This would be like imagining the observer in a vessel moving downwards parallel to the motion of the external charge and the wire. In this frame of reference, the drift electrons are at rest and so there is no current in the wire. Hence, there is no magnetic field around the wire and no magnetic force on the charge. Does this mean the charge is at rest in this frame of reference? If so, in the previous frame, the charge should be seen as moving down at a constant velocity v. But, we had seen that the charge diverges away from the wire as it moves down. Since the observations in the two inertial frames have to agree with each other, there has to be something wrong with our reasoning in at least one frame.

In the second frame, since the charge is not moving, there is no magnetic force on it.  Maybe there is another force equivalent to the magnetic force in the first frame that will produce the same effect? One difference between the frames that we have ignored till now is that the wire is moving upward in the second frame and the electrons are at rest, while in the first frame, the wire is at rest and the electrons are moving down. When there is no current through the wire, the electrons and rest of the wire are at rest in the same frame and the charges balance each other. When there is a current and the electrons move downwards and wire is at rest, as in the first frame, according to special relativity, the charge of the electrons is unaffected by the velocity. But, the volume they occupy shrinks because the length of this space along the direction of the velocity shrinks according to the famous Lorentz transformation. Hence the charge density of electrons as seen in the first frame is higher than that in the second frame. By using a similar argument, we can see that the charge density of the positive charges in the wire is higher by the same amount, but in the second frame. So, we see that the second frame sees the wire as charged more positively than the first frame. In the first frame, we know that the wire is neutral. Otherwise, a wire will spontaneously attract or repel charges in its neighbourhood when the current through it is switched on. We see enough current carrying wires in common life to know this is not true. Hence, in the second frame, the wire is positively charged. As the charge q is also positive, it will be repelled from the wire. So, when we take the electric force also into consideration, the charge in the second frame repels from the wire, which when combined with the relative velocity of the second frame downwards with respect to the first, agrees with the observation in the first frame that the charge moved downwards in a divergent manner from the wire.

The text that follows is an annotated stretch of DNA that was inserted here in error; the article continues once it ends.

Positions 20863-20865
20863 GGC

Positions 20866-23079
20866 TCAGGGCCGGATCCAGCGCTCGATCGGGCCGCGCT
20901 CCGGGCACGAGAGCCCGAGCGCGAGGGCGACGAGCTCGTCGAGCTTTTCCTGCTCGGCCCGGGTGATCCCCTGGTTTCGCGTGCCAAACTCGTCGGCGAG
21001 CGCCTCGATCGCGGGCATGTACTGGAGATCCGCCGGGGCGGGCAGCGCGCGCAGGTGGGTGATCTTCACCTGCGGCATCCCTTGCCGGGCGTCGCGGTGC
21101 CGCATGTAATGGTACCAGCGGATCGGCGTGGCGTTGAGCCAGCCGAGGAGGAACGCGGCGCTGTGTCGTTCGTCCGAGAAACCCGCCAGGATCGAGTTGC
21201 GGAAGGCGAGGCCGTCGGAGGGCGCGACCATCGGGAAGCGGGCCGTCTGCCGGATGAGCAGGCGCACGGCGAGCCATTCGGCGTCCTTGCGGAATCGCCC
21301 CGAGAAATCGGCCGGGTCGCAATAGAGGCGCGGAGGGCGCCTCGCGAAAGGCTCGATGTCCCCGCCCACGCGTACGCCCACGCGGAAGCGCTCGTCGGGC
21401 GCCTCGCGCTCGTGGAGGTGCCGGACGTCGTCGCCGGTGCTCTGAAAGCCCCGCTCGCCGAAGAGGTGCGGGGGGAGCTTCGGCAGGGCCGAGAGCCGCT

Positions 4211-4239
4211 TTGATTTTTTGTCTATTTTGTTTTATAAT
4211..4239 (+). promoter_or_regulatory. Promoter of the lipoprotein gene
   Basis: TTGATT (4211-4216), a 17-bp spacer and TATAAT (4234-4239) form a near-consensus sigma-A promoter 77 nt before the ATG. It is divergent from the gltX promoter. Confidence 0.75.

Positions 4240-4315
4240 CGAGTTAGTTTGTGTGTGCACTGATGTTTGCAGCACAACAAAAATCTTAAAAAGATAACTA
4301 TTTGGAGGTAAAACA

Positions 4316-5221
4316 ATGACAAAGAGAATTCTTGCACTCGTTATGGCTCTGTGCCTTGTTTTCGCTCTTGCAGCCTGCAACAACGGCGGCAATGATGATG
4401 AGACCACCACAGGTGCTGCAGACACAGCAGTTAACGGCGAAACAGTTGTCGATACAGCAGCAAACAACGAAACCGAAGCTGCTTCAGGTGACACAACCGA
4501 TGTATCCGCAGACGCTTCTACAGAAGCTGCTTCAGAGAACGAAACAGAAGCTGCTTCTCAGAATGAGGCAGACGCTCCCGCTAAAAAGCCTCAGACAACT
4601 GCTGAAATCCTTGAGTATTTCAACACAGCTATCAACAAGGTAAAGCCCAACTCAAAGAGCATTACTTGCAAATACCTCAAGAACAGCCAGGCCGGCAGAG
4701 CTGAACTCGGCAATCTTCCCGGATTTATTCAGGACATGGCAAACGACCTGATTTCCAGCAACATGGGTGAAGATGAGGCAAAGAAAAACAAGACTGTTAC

Similar observations in terms of velocity is arrived at  in both the frames of reference when we consider the effects of the electric and magnetic fields together. This adds to our understanding that they are but two facets of the general electromagnetic field. In different inertial frames, the electromagnetic field splits into different portions of electric and magneric fields and hence forces due to them. In our example, by choosing extremes of frames in which either the wire or the electrons were at rest, we could split the field into just the electric or just the magnetic field. But, many times it is a combination of both. By sacrificing a mathematical treatment of the problem, we have missed out on much elegance for the sake of simplicity. We also don’t know whether the velocities of the electron as seen in both the frames will agree in magnitude as well as in direction. They actually do, and they do this by having forces different in each frame in such a way as to have the velocities the same! I shall explore a mathematical treatment of the problem, again derived from Feynman’s lectures (Section 13-6), in a later post.